Monday, 30 March 2015

Tripunithura Hill Palace

The Palace By The Road: Tripunithura Hill Palace
I was introduced to the Tripunithura Hill Palace through the 1993 Malayalam blockbuster 'Manichitrathazhu' that was shot in the palace premises. This was in late 2008. I believe that for many the introduction to the palace was through the movie. My feet contacted the mud at the Hill Palace only in May 2009 during a cousin's wedding in Ernakulam. I happened to revisit the palace accidentally in February 2014 during an industrial visit to Kottayam and Cochin. Visiting the Hill Palace after nearly five years brought back vivid memories from the movie and my first visit here.

The nrityathi with the lamp
In the little town of Tripunithura, an extended suburb of Ernakulam, is located the erstwhile residence of the Maharaja of Cochin. The palace is named so because of its location on a tiny hillock at a slight incline from the main road. The uphill climb to the palace is almost like climbing a staircase in a park. As one negotiates the wide steps that lead straight to the entrance of the palace, one is greeted by two sculpted idols of dancers holding a lamp. Entering the palace through its seemingly ordinary doors, the tiles remind you that this was once a royal residence which has now been converted into a museum. Spread over 59 acres, the Tripunithura Hill Palace is one of the largest museums in Kerala with 49 buildings. It was built in 1865 and all the buildings in the palace premise showcase the traditional architectural style of Kerala.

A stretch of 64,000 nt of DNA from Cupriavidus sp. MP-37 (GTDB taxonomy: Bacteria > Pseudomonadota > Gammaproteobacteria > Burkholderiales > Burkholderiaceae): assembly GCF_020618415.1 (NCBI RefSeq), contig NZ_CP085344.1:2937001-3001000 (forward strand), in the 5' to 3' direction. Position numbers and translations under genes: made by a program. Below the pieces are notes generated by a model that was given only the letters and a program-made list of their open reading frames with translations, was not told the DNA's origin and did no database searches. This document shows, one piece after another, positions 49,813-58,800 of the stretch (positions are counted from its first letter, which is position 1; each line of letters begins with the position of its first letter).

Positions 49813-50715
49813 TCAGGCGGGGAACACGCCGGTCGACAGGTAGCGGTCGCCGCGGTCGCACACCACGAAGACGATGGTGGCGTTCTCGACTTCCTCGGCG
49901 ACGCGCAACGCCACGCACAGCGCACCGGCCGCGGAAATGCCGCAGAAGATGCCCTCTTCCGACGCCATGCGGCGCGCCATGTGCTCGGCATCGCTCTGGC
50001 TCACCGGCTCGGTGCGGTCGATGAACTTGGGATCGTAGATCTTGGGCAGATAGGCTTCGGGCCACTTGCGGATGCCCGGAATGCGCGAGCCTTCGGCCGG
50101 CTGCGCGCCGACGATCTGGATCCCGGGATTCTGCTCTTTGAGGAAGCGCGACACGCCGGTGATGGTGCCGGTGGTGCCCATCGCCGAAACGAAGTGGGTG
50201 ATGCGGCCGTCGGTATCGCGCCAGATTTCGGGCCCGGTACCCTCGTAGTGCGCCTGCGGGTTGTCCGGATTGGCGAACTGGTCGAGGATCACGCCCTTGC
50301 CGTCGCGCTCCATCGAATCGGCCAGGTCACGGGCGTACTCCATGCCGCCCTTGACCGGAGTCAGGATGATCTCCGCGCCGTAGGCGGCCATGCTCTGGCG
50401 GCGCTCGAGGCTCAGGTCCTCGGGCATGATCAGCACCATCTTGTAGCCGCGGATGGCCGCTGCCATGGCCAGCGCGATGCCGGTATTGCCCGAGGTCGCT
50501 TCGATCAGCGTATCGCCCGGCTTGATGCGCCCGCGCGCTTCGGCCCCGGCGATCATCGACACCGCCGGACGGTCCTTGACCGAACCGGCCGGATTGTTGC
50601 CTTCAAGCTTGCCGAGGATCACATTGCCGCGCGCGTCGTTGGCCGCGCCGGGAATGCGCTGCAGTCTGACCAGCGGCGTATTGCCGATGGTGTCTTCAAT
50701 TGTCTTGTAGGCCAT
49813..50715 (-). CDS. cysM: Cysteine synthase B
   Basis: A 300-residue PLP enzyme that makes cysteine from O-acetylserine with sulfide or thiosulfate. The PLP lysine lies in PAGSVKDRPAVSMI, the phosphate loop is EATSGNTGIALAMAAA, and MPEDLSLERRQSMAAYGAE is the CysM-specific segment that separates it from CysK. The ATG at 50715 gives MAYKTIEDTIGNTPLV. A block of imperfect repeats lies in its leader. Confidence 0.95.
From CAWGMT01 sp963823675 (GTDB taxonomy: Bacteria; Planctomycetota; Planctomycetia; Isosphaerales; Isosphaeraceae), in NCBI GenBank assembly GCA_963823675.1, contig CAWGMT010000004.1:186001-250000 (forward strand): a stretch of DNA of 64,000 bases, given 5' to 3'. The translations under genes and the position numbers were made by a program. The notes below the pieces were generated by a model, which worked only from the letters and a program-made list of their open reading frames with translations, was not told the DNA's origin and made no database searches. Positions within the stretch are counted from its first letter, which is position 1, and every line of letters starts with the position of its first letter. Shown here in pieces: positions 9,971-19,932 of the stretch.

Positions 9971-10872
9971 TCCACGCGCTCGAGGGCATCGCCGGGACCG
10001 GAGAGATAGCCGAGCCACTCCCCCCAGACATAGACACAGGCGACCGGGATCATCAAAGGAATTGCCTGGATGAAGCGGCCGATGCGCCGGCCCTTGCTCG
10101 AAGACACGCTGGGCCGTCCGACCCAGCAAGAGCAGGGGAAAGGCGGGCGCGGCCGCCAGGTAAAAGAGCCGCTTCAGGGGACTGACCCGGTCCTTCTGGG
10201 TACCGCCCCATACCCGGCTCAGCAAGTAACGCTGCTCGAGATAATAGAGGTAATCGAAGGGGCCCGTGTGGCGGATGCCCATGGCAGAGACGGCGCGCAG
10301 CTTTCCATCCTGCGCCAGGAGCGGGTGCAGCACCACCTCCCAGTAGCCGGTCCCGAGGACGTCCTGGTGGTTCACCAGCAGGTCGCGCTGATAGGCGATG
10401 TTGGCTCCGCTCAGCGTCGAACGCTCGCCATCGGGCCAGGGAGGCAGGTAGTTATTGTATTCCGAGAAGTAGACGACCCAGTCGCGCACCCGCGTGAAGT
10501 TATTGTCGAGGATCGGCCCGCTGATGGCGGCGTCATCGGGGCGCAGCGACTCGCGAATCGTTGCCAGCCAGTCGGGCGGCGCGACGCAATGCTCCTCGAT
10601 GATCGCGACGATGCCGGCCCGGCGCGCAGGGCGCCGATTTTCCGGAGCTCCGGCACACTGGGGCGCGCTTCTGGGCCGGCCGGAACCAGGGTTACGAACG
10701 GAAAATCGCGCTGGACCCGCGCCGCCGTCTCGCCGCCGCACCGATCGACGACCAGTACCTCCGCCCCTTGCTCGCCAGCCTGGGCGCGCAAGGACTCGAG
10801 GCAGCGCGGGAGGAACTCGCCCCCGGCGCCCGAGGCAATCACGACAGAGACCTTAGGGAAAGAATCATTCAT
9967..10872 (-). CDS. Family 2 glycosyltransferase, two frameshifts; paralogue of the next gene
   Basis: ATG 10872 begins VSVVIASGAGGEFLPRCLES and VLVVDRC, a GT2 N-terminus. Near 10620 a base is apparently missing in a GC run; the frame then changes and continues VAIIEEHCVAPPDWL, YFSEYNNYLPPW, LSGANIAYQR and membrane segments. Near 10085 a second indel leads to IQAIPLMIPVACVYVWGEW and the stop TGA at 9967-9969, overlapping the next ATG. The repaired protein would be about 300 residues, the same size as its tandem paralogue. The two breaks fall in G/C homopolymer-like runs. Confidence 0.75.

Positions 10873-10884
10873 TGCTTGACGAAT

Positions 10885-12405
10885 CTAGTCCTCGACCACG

It is only natural that one would hope that this museum should have a wide collection because it is the largest archaeological museum in Kerala. It surely does not disappoint. The Hill Palace consists of various exhibits. The most prominent ones among them are murals and paintings, sculptures, jewellery, inscriptions, carvings, old coins and rare manuscripts. Some of these rare manuscripts are written on coconut leaves and bhurja barks. There are nearly 200 antique pieces of pottery and ceramic vases which the museum houses. Many of these ceramic vases have been sourced from Japan and China. With rare stones such as the kudakallu (tombstones) and a thoppikallu (hood stones) along with granite and laterite memorials, the museum has a fine collection.

In the weapons gallery, there are some exquisite wooden models of temples and fine rock-cut weapons, some of which date back to the early Stone Age. The jewellery section also houses a golden crown that weighs around 1.75 kg. This crown was presented to the Maharaja of Cochin by the King of Portugal in recognition for the flourishing trade of spices. A quick scan in this room will also highlight that there are many such similar crowns which the Royal Family received, in different times, but many of them were not worn, presumably because the family advocated simple living.

It also features exhibitions that are sourced from the Archaeological Department and the Royal Family of Travancore. It includes a simhasana (throne) and oil paintings. These wings also house palanquins which were used by members of the royal family. A small temple is situated behind the palace. It is also home to a deer park and also has a life-sized replica of a dinosaur and facilities for horse riding. In neatly landscaped terrace gardens, one can find numerous species of plants, including some rare medicinal plants which are grown here by the Botany Department. 


The Tripunithura Hill Palace 

The Centre for Heritage Studies, Tripunithura 

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